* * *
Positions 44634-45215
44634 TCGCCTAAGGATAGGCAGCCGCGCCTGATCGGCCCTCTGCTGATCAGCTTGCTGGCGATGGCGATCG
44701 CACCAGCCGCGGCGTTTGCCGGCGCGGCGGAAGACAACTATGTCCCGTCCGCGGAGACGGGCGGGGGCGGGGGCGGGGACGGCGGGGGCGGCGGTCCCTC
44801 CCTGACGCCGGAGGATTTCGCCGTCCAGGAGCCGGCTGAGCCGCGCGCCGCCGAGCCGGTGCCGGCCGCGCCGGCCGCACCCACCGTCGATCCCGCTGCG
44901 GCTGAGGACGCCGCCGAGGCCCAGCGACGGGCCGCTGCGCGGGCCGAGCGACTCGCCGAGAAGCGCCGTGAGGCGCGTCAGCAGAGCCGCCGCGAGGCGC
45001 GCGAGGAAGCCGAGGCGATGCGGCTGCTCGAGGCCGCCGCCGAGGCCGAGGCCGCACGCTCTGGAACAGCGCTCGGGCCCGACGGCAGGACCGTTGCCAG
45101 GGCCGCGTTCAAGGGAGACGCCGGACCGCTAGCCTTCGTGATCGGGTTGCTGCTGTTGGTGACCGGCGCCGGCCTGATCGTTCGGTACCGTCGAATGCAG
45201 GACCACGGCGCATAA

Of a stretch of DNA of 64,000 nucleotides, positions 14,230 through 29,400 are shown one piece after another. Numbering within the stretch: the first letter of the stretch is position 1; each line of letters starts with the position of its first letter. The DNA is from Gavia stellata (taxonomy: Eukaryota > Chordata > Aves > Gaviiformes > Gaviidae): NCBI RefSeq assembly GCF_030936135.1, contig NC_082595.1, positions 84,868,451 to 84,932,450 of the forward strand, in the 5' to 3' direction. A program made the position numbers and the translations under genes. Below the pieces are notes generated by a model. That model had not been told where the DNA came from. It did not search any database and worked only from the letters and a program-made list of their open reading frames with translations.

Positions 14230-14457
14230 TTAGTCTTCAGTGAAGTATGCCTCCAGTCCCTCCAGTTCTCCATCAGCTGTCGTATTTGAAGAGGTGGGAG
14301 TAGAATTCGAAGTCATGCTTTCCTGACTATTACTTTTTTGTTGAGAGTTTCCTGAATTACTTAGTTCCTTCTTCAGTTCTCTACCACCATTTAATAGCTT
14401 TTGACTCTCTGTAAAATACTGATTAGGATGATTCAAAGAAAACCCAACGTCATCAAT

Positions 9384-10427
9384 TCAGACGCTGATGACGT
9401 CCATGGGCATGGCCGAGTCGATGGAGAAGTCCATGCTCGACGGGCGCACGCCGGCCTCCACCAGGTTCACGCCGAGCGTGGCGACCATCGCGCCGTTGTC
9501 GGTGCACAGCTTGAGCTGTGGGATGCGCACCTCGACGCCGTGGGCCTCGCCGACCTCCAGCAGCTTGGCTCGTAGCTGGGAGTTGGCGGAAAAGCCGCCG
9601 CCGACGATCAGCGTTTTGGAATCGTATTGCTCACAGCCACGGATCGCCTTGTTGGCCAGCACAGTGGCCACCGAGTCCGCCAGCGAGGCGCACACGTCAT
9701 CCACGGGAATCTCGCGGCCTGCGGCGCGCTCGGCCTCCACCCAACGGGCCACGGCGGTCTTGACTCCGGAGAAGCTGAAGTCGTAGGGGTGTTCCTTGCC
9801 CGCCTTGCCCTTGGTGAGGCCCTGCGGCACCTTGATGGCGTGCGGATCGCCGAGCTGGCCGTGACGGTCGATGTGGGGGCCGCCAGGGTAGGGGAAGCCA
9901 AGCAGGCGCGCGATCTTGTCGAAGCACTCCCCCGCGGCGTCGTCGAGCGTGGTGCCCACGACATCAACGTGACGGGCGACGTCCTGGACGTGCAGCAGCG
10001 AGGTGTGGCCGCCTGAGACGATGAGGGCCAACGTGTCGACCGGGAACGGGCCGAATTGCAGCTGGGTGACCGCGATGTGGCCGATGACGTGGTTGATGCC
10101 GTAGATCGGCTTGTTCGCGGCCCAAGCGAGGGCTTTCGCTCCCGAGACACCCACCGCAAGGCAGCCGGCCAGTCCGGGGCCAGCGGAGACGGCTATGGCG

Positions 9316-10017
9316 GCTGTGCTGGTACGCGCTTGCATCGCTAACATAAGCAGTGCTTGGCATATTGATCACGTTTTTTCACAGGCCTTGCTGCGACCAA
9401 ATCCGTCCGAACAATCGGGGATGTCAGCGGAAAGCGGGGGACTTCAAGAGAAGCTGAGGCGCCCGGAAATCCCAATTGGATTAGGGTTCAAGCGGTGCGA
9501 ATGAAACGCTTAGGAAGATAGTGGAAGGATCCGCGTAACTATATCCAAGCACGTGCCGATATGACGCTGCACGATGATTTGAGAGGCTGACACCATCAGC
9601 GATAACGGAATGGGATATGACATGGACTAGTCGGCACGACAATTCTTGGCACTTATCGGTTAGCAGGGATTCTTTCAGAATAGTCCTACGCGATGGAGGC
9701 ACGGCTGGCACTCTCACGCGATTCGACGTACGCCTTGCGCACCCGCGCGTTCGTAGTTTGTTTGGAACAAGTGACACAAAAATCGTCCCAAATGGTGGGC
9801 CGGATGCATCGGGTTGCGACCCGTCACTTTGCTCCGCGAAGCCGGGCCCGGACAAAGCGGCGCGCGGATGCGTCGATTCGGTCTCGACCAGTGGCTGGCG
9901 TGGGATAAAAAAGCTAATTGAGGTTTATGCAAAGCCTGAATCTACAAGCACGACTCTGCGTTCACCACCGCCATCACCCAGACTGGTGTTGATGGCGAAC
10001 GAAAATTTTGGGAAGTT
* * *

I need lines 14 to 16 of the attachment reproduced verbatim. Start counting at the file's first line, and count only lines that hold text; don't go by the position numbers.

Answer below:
Positions 9384-10427
9384 TCAGACGCTGATGACGT
9401 CCATGGGCATGGCCGAGTCGATGGAGAAGTCCATGCTCGACGGGCGCACGCCGGCCTCCACCAGGTTCACGCCGAGCGTGGCGACCATCGCGCCGTTGTC